Given that the reason for the investigation’s failure to align 0.6 to 0.8 billion base pairs in the two genomes stems from the extensive genetic differences, it is unlikely that these regions display only a 3 percent difference, as is the case for the rest of the genomes. Instead the genetic difference in these regions must be greater. When this greater genetic difference is considered, it is reasonable to conclude that the overall difference between humans and chimpanzees is less than 97 percent and may well be as low as about 90 percent.
In a nutshell, Rana claims that there is a large portion of the chimpanzee genome that "does not align" with the human genome. That must mean that those unalignable sequences are very different, right? Otherwise you should be able to align them and calculate a similarity score. Since that unalignable portion is always conveniently ignored by those who tout 95-99% identity between the human and chimpanzee genomes, the true similarity of the whole genomes must be very much lower than 95-99%. I have to admit that this reasoning sounds good, and I began this analysis wondering if Rana might be on to something. Unfortunately for Rana, my preliminary investigation of this unalignable DNA indicates that the alignment problem is not because the chimp DNA is too different from the human DNA. It's too similar.
Wait ... how could two sequences that were too similar fail to align? How can two sequences be too similar? To understand this phenomenon, it's helpful to remember that the chimp genome was generated by a random sequencing process. Thousands and thousands of small segments (500-2000 nucleotides) of the chimpanzee genome were targeted for sequencing at random. The current draft of the chimp genome is based on a "6x coverage," meaning that they sequenced six times the amount of DNA present in the chimp genome (6x = ~18 billion nucleotides). Why sequence so much extra? To make sure that most parts of the genome get sequenced at least once.
The challenge with this type of genome sequencing is the assembly stage. That's where you have a computer read all those random pieces and try to arrange them into contiguous segments of DNA based on overlapping fragments. The problem is that the human and chimpanzee genomes are highly repetitive. Think of it like this: Imagine you're at a party where there are lots of guests, and the host is giving away door prizes by drawing names at random from a hat. The host draws the name "Bill," and 10 different guys come forward to get their prize. Without any additional information about which Bill it is, you can't tell who should get the prize. That's exactly the problem with the chimp genome. Whenever you sequence lots of fragments of DNA from the chimp genome, chances are you'll eventually end up sequencing a piece that's found in lots of different places in the genome. So you can't tell the exact place it should go.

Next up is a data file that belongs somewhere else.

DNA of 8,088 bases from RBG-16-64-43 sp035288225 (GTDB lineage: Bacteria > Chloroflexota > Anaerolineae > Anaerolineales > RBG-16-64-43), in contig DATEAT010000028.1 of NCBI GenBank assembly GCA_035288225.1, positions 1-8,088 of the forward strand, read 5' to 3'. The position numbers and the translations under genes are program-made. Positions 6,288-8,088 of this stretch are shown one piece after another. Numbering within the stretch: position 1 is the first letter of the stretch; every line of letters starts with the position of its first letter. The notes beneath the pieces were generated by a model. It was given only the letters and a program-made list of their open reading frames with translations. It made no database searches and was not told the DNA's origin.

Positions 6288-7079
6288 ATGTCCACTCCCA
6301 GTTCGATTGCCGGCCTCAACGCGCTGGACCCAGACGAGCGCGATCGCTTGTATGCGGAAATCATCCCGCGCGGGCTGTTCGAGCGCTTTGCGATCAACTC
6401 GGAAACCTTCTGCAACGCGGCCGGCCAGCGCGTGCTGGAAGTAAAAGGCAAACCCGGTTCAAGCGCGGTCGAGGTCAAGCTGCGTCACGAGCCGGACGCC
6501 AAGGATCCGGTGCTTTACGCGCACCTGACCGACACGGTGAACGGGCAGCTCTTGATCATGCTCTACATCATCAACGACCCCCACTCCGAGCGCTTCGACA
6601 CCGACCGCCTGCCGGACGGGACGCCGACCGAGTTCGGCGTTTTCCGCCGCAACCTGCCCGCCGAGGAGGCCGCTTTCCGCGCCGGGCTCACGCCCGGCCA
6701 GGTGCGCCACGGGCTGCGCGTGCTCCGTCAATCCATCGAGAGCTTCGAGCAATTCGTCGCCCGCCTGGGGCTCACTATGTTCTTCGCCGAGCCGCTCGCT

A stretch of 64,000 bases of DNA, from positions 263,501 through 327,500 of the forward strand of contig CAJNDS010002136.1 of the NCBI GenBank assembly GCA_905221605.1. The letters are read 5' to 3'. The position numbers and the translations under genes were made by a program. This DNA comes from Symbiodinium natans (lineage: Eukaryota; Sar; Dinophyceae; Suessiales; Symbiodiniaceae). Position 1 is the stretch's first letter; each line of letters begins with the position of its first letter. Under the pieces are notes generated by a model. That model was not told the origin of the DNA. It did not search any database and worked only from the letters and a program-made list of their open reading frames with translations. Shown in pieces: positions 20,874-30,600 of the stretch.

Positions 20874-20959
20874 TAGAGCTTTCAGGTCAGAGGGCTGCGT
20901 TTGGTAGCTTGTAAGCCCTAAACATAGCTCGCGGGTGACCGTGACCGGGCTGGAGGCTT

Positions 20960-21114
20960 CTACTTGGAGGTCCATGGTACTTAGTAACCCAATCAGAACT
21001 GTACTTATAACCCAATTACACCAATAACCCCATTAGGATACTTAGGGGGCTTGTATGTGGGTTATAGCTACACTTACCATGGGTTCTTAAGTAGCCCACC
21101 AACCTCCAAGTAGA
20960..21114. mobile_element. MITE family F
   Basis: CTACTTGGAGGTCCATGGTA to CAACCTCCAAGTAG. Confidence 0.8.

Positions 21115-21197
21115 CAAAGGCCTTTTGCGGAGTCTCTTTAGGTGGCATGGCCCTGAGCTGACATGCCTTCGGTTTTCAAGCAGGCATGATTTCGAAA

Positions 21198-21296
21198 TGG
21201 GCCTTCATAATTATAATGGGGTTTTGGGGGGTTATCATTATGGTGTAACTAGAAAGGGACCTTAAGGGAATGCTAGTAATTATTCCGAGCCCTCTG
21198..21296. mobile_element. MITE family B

When comparing the chimp and human genomes, then, you want to compare only parts that correspond to the "same" (orthologous) positions in the two genomes. If you have a piece of chimp DNA that you can't place unambiguously, you have to leave it out of the comparison. So your alignment fails not because the chimp DNA is too different, but because it's too similar to different parts of the human genome and you can't be certain which part it really corresponds to.
OK, well that's some nice handwaving, but yesterday I promised data. What I'm going to present here is preliminary data from a larger project I'm working on. (Stay tuned for more information when that project is published.) I went to the chimp genome repository at Ensembl and downloaded the chimp genome sequence that corresponds to the "unassigned" and "nonchromosomal" sequences, i.e., the stuff that "doesn't align." I then used Megablast to compare this "unalignable" DNA to the human genome to see how much of it aligns somewhere and how much doesn't align at all. If I'm right, I should find that most of this DNA will have a match somewhere in the human genome. If Rana is right, Megablast should return no results at all.
The "unalignable" DNA consists of 48,975 fragments totaling 157.0 million nucleotides (Mb). That's about 5.2% of a 3 billion nucleotide (Gb) genome. That's different from the original chimp genome paper that indicated that ~20% didn't align. Why the discrepancy? I'm not entirely sure, but my guess at this point is that the original paper was based on a 4x genome rather than a more accurate and complete 6x genome, which is what I'm using.
The Megablast results indicated that 42,570 of these 48,975 "unalignable" sequences aligned to some region of the human genome. How similar are those fragments? The median percent identity is 97.4%. So they're just as similar as everything else in the chimp and human genomes. The only difference is that you can't specify which precise region of the human genome the "unalignable" chimp fragments should align to.
What does that mean for the actual amount of sequence that doesn't align because it's too different? I'm still crunching the numbers right now, but my preliminary estimate is that around 25.3 Mb of chimp DNA truly has no similar match in the sequenced human genome. That's about 0.84% of the length of the human genome. As I said, these are preliminary numbers, but I have every reason to expect that they will hold as I continue to process the data.
So Rana's interpretation of the chimp genome is wrong. The "unaligned" chimp DNA is not too different; it's too similar. And the parts of the chimp genome that don't align because there is no corresponding sequencing in the human genome are just a tiny fraction of the length of the human genome.
What does this mean? In my next post, I'm going to evaluate Rana's claims about the "meaning" of genomic similarity.
Feedback? Email me at toddcharleswood [at] gmail [dot] com.